Writing Workshop Is Not Group Therapy
February 24, 2015 § 32 Comments
It’s easy to read a memoir or essay and feel as though we know the author, even though all we really know is what the writer shared with us on the page. This false sense of familiarity is one thing when we read published work by authors we may never meet. But in a creative nonfiction workshop, this faux intimacy becomes a slippery slope.
We all know that writing workshop can be an emotionally charged environment to begin with. Add in stories of personal trauma, and you’ve got a veritable Slip‘N Slide of intense moments and awkward interactions just waiting for you to lose your footing.
How can you keep your balance and avoid any more uncomfortable moments than necessary?
Make this your mantra:
Writing workshop is not group therapy.
(Say it with me.)
(And if it helps, you can sing it to the beat of MC Lars’ “Hot Topic is Not Punk Rock.”)
Don’t let a writing workshop turn into something it’s not meant to be. Here are some tips on how to stay grounded.
1) No problem solving—unless it relates to writing. Remember that you are in workshop to discuss the craft of writing and the world on the page. You aren’t there to coach a writer on how to heal from a traumatic childhood, a dance with addiction, or a spiritual crisis. You are not in workshop to help anyone slay their personal demons, unless those demons deal with writing better scenes, understanding narrative arc, or improving sentence rhythm.
2) Kindness is good. Empathy is dangerous. Pity is bad. I get it: You are a decent human being. You care about other people. By all means, be kind. After all, you are talking about someone’s real life, so don’t be crass or insensitive about his or her experiences. But don’t go overboard. Empathy might sound like a good trait, but it’s dangerous in a workshop. It can tempt you to identify too much with the narrator and her experiences, which can derail a workshop discussion and send it skidding out of control, devolving into a well-intentioned (but ultimately unhelpful) chorus of “me too.” A few steps beyond empathy is sympathy, and beyond that is the minefield of pity. Don’t go there. The events on the page may be uncomfortable or even horrific, but workshop is not the place for sentiments such as “You poor thing” or “I’m sorry this happened to you.”
3) Question the right things. When dealing with creative nonfiction, you can question the author’s craft choices, but not her life choices. Feel free to point out muddy writing, confusing inconsistencies, clichés, awkward passages, and boring descriptions. Go ahead and question anything that doesn’t feel believable on the page, but limit your comments about believability to the work itself. People do weird and unbelievable things in real life all the time. Your only concern is how those actions are presented in the story at hand.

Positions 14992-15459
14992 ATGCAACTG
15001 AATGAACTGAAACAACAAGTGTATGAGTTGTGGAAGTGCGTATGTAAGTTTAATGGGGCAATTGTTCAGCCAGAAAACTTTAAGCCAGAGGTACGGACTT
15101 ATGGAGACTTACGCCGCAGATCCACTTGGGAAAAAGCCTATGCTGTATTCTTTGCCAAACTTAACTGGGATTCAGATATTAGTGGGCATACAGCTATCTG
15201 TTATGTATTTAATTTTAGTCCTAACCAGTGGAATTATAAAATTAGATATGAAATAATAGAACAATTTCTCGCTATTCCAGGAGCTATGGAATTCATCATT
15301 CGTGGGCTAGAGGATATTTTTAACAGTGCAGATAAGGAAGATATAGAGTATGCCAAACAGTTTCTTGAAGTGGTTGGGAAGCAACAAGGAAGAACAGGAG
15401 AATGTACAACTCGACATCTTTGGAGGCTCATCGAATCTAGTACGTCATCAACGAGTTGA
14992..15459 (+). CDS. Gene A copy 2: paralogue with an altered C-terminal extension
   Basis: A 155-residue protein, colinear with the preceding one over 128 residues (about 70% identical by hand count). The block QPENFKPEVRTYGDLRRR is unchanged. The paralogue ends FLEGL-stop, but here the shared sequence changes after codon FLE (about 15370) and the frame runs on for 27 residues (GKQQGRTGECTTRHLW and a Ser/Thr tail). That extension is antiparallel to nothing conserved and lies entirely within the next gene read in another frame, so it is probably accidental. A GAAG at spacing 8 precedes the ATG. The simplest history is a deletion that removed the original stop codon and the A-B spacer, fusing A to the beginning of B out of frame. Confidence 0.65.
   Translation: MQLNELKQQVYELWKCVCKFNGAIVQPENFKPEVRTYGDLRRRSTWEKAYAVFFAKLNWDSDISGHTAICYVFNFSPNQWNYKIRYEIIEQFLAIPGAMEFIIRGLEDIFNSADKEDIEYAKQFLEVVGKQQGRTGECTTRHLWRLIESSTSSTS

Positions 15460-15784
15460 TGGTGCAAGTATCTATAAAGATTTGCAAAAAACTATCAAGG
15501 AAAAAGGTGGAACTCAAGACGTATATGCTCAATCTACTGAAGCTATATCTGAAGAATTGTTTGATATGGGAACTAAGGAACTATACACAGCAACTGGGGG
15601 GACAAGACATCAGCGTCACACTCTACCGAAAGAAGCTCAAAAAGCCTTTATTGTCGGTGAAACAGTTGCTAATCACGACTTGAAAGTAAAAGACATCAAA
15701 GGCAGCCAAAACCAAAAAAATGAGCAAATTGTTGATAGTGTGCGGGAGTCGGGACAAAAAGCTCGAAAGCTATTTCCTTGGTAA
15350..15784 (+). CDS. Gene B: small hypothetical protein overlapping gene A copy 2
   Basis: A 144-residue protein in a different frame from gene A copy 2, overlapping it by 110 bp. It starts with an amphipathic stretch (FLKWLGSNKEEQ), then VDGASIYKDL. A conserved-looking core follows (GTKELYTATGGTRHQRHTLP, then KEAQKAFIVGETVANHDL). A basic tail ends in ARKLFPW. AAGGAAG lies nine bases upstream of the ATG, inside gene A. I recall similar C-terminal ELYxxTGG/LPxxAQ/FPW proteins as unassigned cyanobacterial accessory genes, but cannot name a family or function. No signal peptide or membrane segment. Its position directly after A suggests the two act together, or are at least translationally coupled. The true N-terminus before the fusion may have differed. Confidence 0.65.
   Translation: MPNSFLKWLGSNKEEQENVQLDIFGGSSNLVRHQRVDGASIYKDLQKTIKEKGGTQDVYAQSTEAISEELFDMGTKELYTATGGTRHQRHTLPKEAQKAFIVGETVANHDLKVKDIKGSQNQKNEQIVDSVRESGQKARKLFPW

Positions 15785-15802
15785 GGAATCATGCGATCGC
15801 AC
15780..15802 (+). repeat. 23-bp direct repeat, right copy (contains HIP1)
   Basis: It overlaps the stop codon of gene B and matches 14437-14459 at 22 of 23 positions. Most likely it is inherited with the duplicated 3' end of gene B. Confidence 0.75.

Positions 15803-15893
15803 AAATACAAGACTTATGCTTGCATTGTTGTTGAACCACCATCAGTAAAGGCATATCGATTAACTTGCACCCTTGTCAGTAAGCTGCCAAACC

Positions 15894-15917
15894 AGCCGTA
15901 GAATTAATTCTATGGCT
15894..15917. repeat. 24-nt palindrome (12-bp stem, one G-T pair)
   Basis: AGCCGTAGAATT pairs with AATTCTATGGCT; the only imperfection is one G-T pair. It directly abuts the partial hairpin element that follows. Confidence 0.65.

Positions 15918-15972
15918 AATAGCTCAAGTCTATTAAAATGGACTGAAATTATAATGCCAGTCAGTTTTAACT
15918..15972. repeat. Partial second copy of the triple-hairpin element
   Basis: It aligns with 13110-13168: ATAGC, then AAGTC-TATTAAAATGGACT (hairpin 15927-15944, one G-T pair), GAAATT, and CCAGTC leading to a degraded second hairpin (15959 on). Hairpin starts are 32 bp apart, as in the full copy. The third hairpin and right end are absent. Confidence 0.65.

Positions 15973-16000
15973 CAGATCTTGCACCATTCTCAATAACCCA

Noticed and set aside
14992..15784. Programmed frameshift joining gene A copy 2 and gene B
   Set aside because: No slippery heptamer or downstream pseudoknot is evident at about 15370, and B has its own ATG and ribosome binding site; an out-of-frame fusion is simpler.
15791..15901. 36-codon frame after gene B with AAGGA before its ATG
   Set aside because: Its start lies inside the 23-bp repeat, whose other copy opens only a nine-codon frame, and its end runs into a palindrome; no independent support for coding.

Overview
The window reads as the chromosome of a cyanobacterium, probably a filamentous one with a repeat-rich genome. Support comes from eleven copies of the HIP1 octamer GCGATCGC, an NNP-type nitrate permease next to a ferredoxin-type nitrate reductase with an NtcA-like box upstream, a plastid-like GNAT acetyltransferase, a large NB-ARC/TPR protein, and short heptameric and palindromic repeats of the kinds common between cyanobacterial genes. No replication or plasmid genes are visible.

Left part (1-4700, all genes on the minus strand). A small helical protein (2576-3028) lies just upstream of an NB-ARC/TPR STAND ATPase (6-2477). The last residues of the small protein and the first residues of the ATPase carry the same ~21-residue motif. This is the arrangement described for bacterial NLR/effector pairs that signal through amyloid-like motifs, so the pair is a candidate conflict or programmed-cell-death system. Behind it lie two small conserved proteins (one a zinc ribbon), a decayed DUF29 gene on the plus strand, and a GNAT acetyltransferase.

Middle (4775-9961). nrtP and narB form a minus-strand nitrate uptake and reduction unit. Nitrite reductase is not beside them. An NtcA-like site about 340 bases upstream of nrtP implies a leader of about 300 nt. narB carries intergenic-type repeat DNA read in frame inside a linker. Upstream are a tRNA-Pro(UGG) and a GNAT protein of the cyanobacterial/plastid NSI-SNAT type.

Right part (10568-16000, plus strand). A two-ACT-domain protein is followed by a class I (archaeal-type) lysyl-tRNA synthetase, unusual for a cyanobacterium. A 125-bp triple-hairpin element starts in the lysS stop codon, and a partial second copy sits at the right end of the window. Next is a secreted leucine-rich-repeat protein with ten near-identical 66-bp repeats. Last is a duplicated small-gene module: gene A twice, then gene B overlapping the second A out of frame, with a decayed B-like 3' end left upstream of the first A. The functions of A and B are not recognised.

4) Depersonalize the discussion. Although the narrator is a facet of the writer herself, the two are not wholly one and the same in creative nonfiction. Treat the narrator like a character. When you’re talking about the “I” of the essay, use terms such as “the narrator” or “the persona,” and use third-person pronouns. Try not to say things like, “The pacing is too slow in the scene where your mother leaves you.” Instead, say, “The pacing is too slow in the scene where the mother leaves the narrator.” This might feel strange and contrived at first, but you’d never conflate a fictional protagonist with the writer of a short story or novel, even if you suspect (or know) that the story is drawn from the writer’s own life. Depersonalizing the language helps to keep the discussion focused on the craft.
5) No comments about bravery, please. If someone chooses to write about a personal event and share it in a workshop, she doesn’t need you to tell her how brave she is—either for surviving the event or for sharing the story. You’re not in workshop to comment on the writer’s courage; you’re there to give feedback on her work. As a creative nonfiction writer, I never feel more squeamish or vulnerable as when someone encounters my work and tells me how “brave” I am. I don’t write to be brave. I write to create art. I’d much rather hear: “I’ve never thought about it that way, and you wrote it magnificently!”
6) What happens in workshop…(say it with me)…stays in workshop. Don’t overstep personal boundaries outside of workshop. Unless you are already friends with someone or she initiates the conversation, don’t assume that you and the writer you just workshopped are now BFFs who can talk about her dark and twisty past. It’s creepy to assume this kind of familiarity.
7) If you’re the workshop facilitator, set the ground rules and stay focused. As the workshop leader, it’s your job to set the tone and direction of the workshop. People will be people, of course, and even the most conscientious participant may veer off into therapy territory. If this happens, gently but firmly course-correct your ship. Be a captain, not a therapist.
The act of writing may be a form of therapy. And a bad workshop might make you feel like you need therapy. But remember: You gotta keep ‘em separated.
Jennifer (Jenna) McGuiggan writes, edits, and teaches from southwestern Pennsylvania. She is writing a book about losing her religion. She is not currently in therapy. Visit her online in The Word Cellar. She tweets @thewordcellar.